How to Get Your Brand off the Pallet and onto the Store Shelves

“To pay attention, this is our endless and proper work ” Mary Oliver

In a sea of craft beer brands how do you get your distributor to pay attention to you?

You’ve got great beer, you’ve signed up a distributor, and now it’s time to drive sales into the market. Only one problem, your distributor is not focused on your brands.

Beer distributors typically carry hundreds of brands and thousands of SKUs. How do you stand out in this crowd? What steps can you take to get your distributor to pay attention, focus on your brands, and drive sales of your products?

As a CFO for a beer distributor, I’ve seen what works and what doesn’t to get your beer off the pallet and onto store shelves. Let’s focus on what works.

  • Understand roles and expectations: what the distributor does, doesn’t do, and what you must do in order to drive sales.
  • Set execution and outcome goals up front. Be clear about execution goals and outcome goals: what the distributor will do and what they intend to achieve.
  • Follow the Repole Rule: Everyone has to make money. The brewery, distributor and retailer all have to make money in order for your brand to get the attention it deserves. Great beer alone won’t get it done.
  • You must have a presence in the market and do real work to help the distributor and retailer grow your brand. Running reports and demanding product placements alone won’t get it done.
  • Be the business partner that you want the distributor to be. Respect the work that they do, and expect the same in return.

Understand Roles and Expectations

Understand your role, and understand the distributor’s role. I’ve seen many brewery-distributor relationships go right down the drain from the start because of misunderstandings and erroneous assumptions about what each party was supposed to do.

The distributor’s primary role is to order product, warehouse it, and get it to the retailers in sufficient quantity to satisfy market demand. There is a lot going on behind the scenes (sales, merchandising, administration, etc.) but the critical piece is to satisfy market demand.

The brewery’s role is to make great beer, ensure it is fresh when delivered to the distributor and make it available in sufficient quantity to satisfy market demand.

The key question therefore is: Who creates the market demand?

Is this solely the responsibility of the distributor? Is this the brewery’s job? Or does market demand just happen because the beer is so good it sells itself?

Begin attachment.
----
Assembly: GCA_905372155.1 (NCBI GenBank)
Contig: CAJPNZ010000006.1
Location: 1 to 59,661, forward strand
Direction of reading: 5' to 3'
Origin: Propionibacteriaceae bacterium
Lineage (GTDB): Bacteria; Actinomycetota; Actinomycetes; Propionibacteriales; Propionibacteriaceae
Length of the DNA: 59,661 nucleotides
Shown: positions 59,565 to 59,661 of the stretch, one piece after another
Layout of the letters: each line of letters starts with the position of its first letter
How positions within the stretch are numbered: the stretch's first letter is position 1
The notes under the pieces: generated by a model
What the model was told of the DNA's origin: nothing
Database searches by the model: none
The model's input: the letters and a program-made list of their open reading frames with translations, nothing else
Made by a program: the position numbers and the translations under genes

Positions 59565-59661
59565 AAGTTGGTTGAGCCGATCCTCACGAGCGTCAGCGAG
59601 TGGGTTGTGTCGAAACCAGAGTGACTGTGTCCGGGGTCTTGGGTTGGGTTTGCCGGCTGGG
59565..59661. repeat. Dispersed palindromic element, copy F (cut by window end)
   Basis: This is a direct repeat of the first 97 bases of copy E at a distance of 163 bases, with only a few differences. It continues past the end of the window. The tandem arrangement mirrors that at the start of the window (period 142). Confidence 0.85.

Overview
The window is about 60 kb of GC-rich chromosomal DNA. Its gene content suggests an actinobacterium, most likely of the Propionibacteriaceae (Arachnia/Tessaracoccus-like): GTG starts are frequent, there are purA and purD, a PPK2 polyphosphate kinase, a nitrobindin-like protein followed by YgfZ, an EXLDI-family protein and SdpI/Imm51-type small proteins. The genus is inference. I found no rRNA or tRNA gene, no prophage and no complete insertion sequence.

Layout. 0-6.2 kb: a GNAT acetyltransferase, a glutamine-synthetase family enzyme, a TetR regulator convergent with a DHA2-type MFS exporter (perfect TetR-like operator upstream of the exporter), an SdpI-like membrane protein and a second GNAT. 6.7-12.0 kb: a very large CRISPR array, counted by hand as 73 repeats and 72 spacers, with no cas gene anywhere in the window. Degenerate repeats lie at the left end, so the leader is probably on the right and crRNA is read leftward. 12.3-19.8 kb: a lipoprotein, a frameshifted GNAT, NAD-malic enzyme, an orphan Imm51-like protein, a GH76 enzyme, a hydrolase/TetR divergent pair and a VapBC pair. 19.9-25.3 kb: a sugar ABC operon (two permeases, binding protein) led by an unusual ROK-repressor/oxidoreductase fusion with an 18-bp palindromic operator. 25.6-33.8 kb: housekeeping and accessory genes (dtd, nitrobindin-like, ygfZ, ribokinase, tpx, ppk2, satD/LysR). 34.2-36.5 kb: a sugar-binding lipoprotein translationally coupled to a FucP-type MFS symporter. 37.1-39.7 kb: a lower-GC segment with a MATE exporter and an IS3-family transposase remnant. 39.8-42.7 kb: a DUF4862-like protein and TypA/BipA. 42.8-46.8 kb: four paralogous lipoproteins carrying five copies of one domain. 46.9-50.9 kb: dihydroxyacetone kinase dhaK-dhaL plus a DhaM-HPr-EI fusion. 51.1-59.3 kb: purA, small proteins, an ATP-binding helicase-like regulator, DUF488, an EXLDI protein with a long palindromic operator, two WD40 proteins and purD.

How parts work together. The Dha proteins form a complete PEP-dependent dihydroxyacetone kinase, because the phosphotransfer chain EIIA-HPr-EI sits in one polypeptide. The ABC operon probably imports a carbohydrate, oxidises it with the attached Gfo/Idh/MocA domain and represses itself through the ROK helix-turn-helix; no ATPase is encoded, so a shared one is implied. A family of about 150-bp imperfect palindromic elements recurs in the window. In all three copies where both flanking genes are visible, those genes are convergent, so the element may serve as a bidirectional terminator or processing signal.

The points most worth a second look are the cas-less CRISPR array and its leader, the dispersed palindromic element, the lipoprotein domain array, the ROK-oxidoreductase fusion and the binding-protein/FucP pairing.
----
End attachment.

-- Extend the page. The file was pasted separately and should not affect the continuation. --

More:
The answer is that both distributor and craft brewery need to work together to create and satisfy market demand for the beer.

If you understand roles and expectations you have a basis for a solid distributor-brewery partnership. More importantly you have a key piece of information to drive your brand sales and get your product off the pallet and onto the store shelves.

For more details on the inner-workings of a beer distributor, download my article that was recently published in Brewbound.

Set Execution and Outcome Goals

Most distributor-brewery relationships start with goal setting. This usually involves volume goals, points of distribution, and placement in retail accounts. The goals are quantified, agreed-to (or mostly agreed-to) and then put into place.

The problem I’ve seen is that goal setting involves outcome goals only and excludes execution goals.

Outcome goals are things that will be achieved. For example: achieve annual sales volume of 5,000 cases, or make product placement in 25% of buying accounts.

Execution goals are things that will be done. For example: perform ten brand promotional events in next three months or

A key question to ask your distributor is what are the execution goals for your brand? Specifically, what does the distributor intend to do in order to create market demand, build brand awareness, and grow your sales?

These execution goals can then be tied to outcome goals. If the outcome goal isn’t being achieved then the execution goals need to be changed.

Set execution and outcome goals with your distributor. Do it at the very start of the business relationship and re-visit if it’s not working. Execution goals demonstrate what the distributor will do in order to increase sales of your brands.